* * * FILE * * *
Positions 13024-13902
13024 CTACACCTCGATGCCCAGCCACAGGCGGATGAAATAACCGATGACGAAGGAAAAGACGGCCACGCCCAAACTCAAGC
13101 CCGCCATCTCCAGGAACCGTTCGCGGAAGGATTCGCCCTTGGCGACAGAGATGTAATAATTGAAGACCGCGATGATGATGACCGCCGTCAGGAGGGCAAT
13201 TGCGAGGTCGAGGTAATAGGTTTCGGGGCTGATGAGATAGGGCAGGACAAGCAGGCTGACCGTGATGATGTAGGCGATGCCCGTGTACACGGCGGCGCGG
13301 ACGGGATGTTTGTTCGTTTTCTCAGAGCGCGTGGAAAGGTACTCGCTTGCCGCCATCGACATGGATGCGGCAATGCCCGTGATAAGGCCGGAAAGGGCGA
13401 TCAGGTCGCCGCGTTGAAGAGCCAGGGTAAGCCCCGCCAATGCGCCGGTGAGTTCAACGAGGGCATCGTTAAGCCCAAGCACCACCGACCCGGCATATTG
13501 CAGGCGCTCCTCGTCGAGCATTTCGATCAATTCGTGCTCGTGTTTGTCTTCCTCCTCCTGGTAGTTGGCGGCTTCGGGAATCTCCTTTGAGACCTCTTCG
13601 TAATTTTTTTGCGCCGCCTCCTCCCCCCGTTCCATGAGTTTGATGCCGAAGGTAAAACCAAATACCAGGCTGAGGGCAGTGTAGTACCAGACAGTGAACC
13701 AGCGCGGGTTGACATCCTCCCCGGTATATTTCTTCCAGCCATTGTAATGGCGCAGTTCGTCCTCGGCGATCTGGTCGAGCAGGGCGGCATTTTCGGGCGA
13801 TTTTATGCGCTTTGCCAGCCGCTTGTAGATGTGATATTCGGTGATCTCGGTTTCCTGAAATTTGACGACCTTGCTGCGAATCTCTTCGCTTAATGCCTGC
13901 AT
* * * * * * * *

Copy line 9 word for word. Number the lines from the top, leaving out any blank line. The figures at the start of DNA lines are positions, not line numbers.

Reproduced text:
13701 AGCGCGGGTTGACATCCTCCCCGGTATATTTCTTCCAGCCATTGTAATGGCGCAGTTCGTCCTCGGCGATCTGGTCGAGCAGGGCGGCATTTTCGGGCGA